1 Chronicles 26:24
And Shebuel the son of Gershom, the son of Moses, was ruler of the treasures.
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(24) And Shebuel.—Rather, Now Shebuel The office of comptroller-in-chief of the treasures was hereditary in the house of this Amramite. Hence he is called “ruler,” or rather prince, (nāgîd, 1Chronicles 5:2; 1Chronicles 12:27; 1Chronicles 13:1); both departments mentioned in 1Chronicles 26:20 being subject to his control.

1 Chronicles 26:24. Shebuel, the son of Moses — That is, descended from Moses; was ruler of the treasures — The chief over all the treasures mentioned before or afterward, as his very title shows, which is peculiarly given to him, and to none of the rest. This is the sole honour that we read of hitherto conferred upon any of the posterity of Moses.26:1-32 The offices of the Levites. - The porters and treasurers of the temple, had occasion for strength and valour to oppose those who wrongly attempted to enter the sanctuary, and to guard the sacred treasures. Much was expended daily upon the altar; flour, wine, oil, salt, fuel, beside the lamps; quantities of these were kept beforehand, besides the sacred vestments and utensils. These were the treasures of the house of God. These treasures typified the plenty there is in our heavenly Father's house, enough and to spare. From those sacred treasuries, the unsearchable riches of Christ, all our wants are supplied; and receiving from his fulness, we must give him the glory, and endeavour to dispose of our abilities and substance according to his will. We have an account of those employed as officers and judges. The magistracy is an ordinance of God for the good of the church, as truly as the ministry, and must not be neglected. None of the Levites who were employed in the service of the sanctuary, none of the singers or porters, were concerned in this outward business; one duty was enough to engage the whole man. Wisdom, courage, strength of faith, holy affections, and constancy of mind in doing our duty, are requisite or useful for every station.The divisions of the porters - The account of the porters here given makes them only twenty-four in number at any one time; 1 Chronicles 23:5 states that the duty was discharged by 4,000 persons. Perhaps of the 93 chief porters here spoken of 1 Chronicles 26:8-9, 1 Chronicles 26:11, 1 Chronicles 26:24 were always on guard as officers, while of the remaining 3,907, a certain proportion were each day on duty as their subordinates. 1Ch 26:20-28. Levites That Had Charge of the Treasures.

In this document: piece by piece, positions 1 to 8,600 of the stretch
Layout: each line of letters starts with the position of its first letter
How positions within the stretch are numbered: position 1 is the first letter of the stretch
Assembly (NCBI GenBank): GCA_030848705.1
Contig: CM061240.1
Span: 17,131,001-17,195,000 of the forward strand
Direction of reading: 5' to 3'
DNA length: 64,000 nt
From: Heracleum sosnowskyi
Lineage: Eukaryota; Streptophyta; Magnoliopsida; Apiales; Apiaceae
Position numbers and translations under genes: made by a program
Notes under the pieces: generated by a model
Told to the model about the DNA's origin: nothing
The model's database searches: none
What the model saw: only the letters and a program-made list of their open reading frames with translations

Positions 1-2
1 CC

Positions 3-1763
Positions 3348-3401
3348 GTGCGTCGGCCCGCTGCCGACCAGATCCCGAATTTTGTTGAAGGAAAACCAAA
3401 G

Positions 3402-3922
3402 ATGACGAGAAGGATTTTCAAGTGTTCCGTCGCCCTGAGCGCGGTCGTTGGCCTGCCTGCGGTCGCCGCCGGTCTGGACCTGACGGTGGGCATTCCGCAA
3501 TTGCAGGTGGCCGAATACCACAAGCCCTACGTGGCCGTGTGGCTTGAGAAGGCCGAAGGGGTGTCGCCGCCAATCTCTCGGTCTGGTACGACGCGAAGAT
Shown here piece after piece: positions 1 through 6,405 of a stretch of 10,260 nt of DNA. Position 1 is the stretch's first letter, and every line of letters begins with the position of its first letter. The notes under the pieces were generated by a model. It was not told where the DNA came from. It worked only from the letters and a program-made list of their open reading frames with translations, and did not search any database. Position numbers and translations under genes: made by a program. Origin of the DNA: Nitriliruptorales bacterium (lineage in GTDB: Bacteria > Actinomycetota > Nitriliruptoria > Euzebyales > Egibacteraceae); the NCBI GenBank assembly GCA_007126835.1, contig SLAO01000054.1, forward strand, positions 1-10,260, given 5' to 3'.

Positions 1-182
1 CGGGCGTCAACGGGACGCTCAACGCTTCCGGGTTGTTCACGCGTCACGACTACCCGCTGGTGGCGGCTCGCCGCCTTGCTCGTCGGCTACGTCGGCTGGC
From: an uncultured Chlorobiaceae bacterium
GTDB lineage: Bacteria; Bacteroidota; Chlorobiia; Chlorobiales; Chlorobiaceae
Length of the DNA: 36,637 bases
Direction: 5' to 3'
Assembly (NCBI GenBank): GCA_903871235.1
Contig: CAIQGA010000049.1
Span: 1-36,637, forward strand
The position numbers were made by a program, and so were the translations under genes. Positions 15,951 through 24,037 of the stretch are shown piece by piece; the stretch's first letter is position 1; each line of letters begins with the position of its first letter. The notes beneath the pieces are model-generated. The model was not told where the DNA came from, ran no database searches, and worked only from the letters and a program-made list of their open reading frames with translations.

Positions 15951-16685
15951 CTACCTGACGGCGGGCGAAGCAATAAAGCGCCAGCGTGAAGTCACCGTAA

20. of the Levites, Ahijah—The heading of this section is altogether strange as it stands, for it looks as if the sacred historian were going to commence a new subject different from the preceding. Besides, "Ahijah, whose name occurs after" the Levites, is not mentioned in the previous lists. It is totally unknown and is introduced abruptly without further information; and lastly, Ahijah must have united in his own person those very offices of which the occupants are named in the verses that follow. The reading is incorrect. The Septuagint has this very suitable heading, "And their Levitical brethren over the treasures," &c. [Bertheau]. The names of those who had charge of the treasure chambers at their respective wards are given, with a general description of the precious things committed to their trust. Those treasures were immense, consisting of the accumulated spoils of Israelitish victories, as well as of voluntary contributions made by David and the representatives of the people.